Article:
Singer Songwriter Tianna Esperanza is releasing her first album “Afro Gypsy” on Friday, June 26. She describes the sound on this album as experimental jazz and folk with some hip hop influences as well.
The 20-year-old Provincetown native cut her teeth playing coffee shops and open mics on the lower Cape as well as speaking at TedxProvincetown and performing at the 2018 Cape Cod Women Festival.
She released her first single at 17 years old and went on a tour of England with her grandmother “Palmolive,” who is the founder of seminal, 1970s all-girl punk band The Slits.
I caught up with Tianna over the phone to talk touring, early influences and being a young artist in a rapidly changing world.
LV: I read in your bio that you grew up in the Pentecostal church and didn’t get to experience secular music until you were in your early teens. Do you remember the first pop music you heard that you really connected with?
TE: Growing up on the Cape all my friends were white. In that environment honestly it was like Justin Beiber, Selena Gomez and Kelly Clarkson. It was my first time hearing what was on the radio and connecting with people who weren’t from a strict religious environment.
LV: When did you start writing your own music?
TE: I started writing when I was really young. I loved writing little books and essays. I loved reading. In terms of songwriting, I started the same year that I started trying to be a singer. I think I was fifteen.
LV: Can you remember what one of those little books you wrote as a kid was about or what it was called?
TE: I think I just wrote about how I was feeling and the things around me. One of the first books I wrote was about my family. I don’t remember what it was called. Basically I would draw a picture and then write the story like, “This is my mom,” or, “This is my grandpa.”
LV: When you went on tour with your grandmother were there any remarkable moments that stood out?
TE: I learned a lot more about the logistics than the thrills. I was kind of in the background. I watched my grandmother get high off of the audience and the admiration. So I could kind of see what it would be like if it were my tour and I had fans flocking to me after a show. It was a very important trip for me as an artist. I got to see what touring is like and it’s really hard. That wasn’t an experience that made me think “oh, this is what I want to do.” It was more learning what the business side of music is really like.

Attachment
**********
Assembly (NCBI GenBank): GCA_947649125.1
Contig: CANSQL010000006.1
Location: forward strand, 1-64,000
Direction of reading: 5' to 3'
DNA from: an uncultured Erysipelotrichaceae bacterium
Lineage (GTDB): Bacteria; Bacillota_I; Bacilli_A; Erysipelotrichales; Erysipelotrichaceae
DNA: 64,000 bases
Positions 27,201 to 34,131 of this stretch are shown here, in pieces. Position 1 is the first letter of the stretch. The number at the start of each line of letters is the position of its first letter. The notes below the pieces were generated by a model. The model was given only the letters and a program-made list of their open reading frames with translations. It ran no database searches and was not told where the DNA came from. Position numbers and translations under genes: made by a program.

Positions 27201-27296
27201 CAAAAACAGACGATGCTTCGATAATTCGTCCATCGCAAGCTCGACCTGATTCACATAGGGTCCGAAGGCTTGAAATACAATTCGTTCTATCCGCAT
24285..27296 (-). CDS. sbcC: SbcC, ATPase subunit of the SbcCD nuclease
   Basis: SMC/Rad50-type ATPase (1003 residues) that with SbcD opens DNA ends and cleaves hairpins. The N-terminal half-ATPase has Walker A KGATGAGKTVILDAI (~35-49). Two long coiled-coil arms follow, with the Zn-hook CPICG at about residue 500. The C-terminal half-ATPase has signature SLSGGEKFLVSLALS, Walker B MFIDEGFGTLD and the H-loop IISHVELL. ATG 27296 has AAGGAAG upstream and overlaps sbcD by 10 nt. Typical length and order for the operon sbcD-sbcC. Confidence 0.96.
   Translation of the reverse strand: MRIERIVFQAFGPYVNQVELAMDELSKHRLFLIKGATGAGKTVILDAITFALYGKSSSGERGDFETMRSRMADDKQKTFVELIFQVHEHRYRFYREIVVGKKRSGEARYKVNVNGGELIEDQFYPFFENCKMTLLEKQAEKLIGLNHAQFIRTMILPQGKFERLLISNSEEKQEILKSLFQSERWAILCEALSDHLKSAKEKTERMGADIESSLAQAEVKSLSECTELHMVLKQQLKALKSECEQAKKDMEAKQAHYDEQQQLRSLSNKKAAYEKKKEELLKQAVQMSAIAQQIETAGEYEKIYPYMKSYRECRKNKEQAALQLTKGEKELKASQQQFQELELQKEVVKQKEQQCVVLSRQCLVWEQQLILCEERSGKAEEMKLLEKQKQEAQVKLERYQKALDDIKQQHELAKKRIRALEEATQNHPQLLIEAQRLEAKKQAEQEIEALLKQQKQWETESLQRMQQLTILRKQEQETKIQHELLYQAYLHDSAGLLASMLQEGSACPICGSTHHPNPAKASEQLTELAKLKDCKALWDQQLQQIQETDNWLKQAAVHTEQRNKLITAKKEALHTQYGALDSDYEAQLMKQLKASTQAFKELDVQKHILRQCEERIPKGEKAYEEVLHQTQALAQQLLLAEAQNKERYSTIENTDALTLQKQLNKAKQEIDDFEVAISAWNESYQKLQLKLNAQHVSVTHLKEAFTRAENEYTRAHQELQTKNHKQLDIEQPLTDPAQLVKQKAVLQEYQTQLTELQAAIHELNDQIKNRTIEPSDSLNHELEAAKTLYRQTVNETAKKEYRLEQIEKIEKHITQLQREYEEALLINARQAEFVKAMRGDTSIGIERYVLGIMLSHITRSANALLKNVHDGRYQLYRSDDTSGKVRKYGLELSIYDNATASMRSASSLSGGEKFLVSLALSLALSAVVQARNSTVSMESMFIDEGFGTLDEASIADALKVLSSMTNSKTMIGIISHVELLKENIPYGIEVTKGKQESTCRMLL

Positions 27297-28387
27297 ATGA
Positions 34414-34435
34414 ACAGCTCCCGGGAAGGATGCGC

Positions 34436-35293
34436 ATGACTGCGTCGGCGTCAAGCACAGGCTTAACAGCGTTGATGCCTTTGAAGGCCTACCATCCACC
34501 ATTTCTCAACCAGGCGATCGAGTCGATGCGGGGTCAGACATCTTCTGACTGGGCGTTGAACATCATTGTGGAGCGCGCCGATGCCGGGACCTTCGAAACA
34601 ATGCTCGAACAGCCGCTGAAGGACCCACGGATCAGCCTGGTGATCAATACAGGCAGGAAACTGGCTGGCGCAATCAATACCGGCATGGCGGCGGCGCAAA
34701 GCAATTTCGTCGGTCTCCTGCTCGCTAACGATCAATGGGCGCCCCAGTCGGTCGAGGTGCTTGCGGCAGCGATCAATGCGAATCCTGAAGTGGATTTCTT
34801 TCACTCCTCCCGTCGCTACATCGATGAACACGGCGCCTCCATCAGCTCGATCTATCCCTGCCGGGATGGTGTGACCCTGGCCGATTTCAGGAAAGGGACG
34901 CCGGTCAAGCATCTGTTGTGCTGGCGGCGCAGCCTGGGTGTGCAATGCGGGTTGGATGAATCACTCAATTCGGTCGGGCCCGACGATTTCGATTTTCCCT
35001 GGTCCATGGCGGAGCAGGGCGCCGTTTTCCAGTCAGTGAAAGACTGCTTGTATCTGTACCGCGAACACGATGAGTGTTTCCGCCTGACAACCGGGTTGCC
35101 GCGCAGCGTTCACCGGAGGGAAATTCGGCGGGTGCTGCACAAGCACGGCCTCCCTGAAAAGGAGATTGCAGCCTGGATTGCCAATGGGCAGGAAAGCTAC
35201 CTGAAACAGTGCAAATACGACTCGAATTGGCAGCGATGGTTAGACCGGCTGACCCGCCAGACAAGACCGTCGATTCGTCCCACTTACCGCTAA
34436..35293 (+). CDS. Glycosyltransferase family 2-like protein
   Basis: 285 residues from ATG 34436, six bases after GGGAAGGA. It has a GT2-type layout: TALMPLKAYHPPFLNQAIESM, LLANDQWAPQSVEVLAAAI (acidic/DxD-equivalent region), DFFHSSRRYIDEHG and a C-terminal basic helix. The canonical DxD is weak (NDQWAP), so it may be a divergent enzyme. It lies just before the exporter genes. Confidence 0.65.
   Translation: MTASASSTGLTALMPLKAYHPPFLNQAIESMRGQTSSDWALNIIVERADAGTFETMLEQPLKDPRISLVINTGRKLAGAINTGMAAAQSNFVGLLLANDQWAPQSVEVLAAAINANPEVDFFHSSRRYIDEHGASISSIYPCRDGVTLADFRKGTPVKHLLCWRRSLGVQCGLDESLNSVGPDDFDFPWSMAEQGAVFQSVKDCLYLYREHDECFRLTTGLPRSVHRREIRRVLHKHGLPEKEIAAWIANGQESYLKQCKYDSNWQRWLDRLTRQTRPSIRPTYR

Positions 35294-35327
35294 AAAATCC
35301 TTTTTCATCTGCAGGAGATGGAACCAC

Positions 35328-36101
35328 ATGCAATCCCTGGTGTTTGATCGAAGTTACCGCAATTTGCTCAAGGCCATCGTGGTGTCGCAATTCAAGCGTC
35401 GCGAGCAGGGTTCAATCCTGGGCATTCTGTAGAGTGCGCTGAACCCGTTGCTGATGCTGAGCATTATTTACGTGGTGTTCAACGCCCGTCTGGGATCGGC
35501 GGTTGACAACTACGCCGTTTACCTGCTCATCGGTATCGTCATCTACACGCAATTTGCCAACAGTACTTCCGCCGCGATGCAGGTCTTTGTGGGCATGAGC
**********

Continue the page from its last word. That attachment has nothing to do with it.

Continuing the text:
LV: You have a pretty impressive crew of Cape-based musicians who worked on this album with you. Can you tell me about putting that band together?
TE: All of the people who worked on this album with me I’d met at different times over the last five years. Frank Poranski and Larry Chaplin were the main two people I’d been working with. I met Frank at an open mic at the coffee shop The Mews in Provincetown. Some of the musicians on this album are friends of mine from school. We are all different ages. Some of us are trained and some of us aren’t but the values that we all have and the genres we enjoy made it work.
LV: Did the pandemic change the way you planned on releasing this album?
TE: Really just the touring side of it. I was planning on releasing it then playing some shows here to build up to a small tour. Fiona Apple just released a really great album without any touring and I sort of followed suit, although obviously not on that level. I think people don’t have much to do right now and it’s a good time to give them some music. To be honest in some ways it’s relieving to not have to book a tour. As an independent artist who has to do that myself it’s taken some stress out of the process.
LV: What’s it like being a young artist in this time of upheaval, with mass protests against police brutality in our country?
TE: I’m someone who’s been thinking about race for a long time. Since I started writing music the racial inequality in our country has been on my mind and it comes out in some way in most of my songs. The upheaval has always been there for me. I think more people are now joining and more white people are thinking about it too. That’s just on the racial side of things. There is so much else happening. I want to be careful how I word this but for me these are sort of exciting times. I think with the coronavirus and the killing of George Floyd it’s really pushing the boundaries of what our society is going to look like, changing people’s mindsets and pushing people to think outside of the box more than we traditionally have as Americans. I’ve been thinking about how to use music to be an activist. Right now as a young artist it’s exciting and validating to feel that what I’m saying is important and that it’s being heard.
LV: Is there any artist that would be a dream collaboration?
TE: I have a few that I would love to work with. Dave Chappel is one of my favorite comedians and speakers. I love his humor and the way he attacks issues. I’ve always wanted to collaborate with Eminem. I like his horrorcore style of dealing with trauma. I write a lot dealing with personal experiences. There’s certainly plenty of arguments around him but I would like to pair that with some of the elements I bring to my music that maybe he doesn’t. Pair that intensity that he brings with some ideas that may be refreshing and rejuvenated. I love Alicia Keys and Erykah Badu. Those are two women I’ve always wanted to work with and be mentored by. The collaboration I’d be most curious about would be one with Eminem though.
Tianna Esperanza will release her debut album “Afro Gypsy” on June 26 on all major platforms. Her website is tiannaesperanza.com.